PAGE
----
Skip to search form Skip to main content. Psychological and social aspects of breast cancer. Ganz Published in Oncology Breast cancer treatments today are likely to cause less physical deformity from surgery than a half-century ago, but are more complex and extend over a longer period of time. Women today are often well informed about the details of their cancer diagnosis and prognosis, and are increasingly involved in shared decision-making regarding treatment. View PDF. Save to Library.
Understanding the Psychological Effects of Breast Cancer
Understanding the Psychological Effects of Breast Cancer - Blog
Metrics details. Social environment is a well-recognized determinant in health and wellbeing. Among breast cancer patients, inadequate social support is associated with a substantial increase in cancer-related mortality. A common explanation is that socially isolated individuals fare worse due to reduced instrumental support i.
Breast cancer and social environment: getting by with a little help from our friends
In the United States, more than , women and approximately 2, men receive a breast cancer diagnosis each year. Given the urgent demands of treatment, it can be easy for primary care providers, like Family Nurse Practitioners , to focus on physical aspects of care when a diagnosis occurs. However, addressing the physical demands of the disease is just one part of a comprehensive treatment regimen for breast cancer; treatment must account for patients' psychological needs as well.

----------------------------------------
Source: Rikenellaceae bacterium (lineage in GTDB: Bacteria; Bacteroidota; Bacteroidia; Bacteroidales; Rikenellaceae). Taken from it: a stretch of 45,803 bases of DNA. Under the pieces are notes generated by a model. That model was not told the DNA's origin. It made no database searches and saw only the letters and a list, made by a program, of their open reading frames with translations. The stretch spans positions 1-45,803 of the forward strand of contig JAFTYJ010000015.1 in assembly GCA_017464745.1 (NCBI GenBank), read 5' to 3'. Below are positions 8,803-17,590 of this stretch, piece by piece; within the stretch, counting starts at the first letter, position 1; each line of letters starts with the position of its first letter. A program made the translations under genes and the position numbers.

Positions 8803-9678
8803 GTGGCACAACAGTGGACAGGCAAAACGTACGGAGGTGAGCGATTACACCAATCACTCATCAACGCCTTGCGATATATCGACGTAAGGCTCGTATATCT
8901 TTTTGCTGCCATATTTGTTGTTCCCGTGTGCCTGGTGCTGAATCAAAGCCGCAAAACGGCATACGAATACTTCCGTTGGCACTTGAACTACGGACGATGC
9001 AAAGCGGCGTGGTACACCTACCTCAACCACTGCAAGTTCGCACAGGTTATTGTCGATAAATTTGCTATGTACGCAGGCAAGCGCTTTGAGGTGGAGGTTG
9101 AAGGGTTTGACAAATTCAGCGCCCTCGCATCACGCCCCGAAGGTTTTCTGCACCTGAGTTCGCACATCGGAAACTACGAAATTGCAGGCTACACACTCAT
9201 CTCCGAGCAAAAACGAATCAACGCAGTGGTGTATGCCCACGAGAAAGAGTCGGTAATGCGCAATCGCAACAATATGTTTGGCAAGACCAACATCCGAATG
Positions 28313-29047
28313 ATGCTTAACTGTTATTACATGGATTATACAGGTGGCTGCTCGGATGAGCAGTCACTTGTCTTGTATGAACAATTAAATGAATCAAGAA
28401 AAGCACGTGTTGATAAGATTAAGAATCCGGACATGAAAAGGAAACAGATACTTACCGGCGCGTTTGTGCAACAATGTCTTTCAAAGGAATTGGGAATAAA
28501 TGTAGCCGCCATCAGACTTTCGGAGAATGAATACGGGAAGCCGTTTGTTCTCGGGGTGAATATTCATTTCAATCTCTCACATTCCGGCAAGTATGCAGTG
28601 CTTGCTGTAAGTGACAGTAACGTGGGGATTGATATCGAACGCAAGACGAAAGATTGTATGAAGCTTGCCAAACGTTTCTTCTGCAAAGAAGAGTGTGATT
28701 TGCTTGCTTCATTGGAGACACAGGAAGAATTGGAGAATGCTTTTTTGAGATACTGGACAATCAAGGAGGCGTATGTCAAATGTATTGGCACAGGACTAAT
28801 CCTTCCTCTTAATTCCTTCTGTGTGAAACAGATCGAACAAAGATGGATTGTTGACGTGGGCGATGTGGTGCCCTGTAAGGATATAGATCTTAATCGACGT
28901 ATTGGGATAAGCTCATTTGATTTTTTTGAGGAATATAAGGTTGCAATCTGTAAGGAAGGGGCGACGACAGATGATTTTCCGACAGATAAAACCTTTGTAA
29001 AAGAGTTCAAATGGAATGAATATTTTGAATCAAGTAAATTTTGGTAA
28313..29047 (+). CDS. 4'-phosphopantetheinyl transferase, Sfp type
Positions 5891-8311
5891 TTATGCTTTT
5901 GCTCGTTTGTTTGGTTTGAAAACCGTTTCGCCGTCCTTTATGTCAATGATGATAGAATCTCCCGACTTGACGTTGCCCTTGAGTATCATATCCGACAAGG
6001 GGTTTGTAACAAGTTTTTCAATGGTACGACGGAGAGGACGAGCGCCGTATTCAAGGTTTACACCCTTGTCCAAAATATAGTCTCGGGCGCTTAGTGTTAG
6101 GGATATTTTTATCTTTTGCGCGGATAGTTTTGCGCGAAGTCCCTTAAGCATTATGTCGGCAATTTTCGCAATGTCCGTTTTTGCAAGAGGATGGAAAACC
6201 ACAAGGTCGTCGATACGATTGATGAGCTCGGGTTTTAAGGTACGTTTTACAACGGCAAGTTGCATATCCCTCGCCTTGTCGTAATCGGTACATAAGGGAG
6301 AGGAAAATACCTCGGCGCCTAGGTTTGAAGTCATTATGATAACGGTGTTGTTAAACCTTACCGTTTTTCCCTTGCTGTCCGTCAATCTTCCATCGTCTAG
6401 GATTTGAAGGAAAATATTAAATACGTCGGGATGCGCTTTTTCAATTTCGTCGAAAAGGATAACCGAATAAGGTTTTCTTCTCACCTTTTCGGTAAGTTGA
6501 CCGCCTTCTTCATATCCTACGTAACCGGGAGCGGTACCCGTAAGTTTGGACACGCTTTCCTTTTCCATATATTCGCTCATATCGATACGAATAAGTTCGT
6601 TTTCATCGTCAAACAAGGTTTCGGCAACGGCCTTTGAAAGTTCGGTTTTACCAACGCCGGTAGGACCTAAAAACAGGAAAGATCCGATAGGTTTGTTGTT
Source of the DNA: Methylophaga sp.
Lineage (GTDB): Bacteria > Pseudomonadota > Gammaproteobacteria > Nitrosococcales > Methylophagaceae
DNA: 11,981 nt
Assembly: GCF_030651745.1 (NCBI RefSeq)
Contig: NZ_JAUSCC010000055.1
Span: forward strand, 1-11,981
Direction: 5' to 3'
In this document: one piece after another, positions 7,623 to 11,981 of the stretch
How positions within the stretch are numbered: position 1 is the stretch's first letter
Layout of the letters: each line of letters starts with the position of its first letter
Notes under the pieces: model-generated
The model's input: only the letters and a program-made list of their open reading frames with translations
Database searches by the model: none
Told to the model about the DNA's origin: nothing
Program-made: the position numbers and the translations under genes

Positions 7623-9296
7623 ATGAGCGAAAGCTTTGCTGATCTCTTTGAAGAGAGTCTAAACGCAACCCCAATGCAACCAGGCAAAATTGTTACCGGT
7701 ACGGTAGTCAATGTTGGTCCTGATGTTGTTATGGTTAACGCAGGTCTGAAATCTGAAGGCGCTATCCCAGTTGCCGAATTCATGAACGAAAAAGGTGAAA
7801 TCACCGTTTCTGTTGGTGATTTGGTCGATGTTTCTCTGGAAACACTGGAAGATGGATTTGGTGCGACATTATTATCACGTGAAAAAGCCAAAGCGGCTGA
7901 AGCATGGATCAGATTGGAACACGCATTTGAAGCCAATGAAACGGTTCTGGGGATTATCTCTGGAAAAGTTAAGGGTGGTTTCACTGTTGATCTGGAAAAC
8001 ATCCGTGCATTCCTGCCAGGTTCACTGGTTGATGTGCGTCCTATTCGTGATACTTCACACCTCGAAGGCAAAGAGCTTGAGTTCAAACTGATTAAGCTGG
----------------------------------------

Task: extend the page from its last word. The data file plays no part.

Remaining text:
A number of different psychological and social factors can affect the emotional stability and physical outcomes for patients with breast cancer. Assessing the psychological aspects of breast cancer treatment and identifying activities that can alleviate stress involved in the treatment process, could reduce the anxiety and emotional upheaval associated with breast cancer. This paper will look at some of the most common psychosocial issues facing breast cancer patients and some of the latest developments in treating these problems. Despite exceptional developments in both the treatment of breast cancer and the aftercare provided by medical professionals, many women still endure significant psychological and social issues, both while they are receiving care and after completion of their treatment plan. Feelings of isolation Cacioppo and Hawkley , S44 , issues with body image Schover , and lack of information about the extent and type of care visits required Burton and Parker , 42 are among the most commonly reported issues for women after undergoing surgical treatments for breast cancer.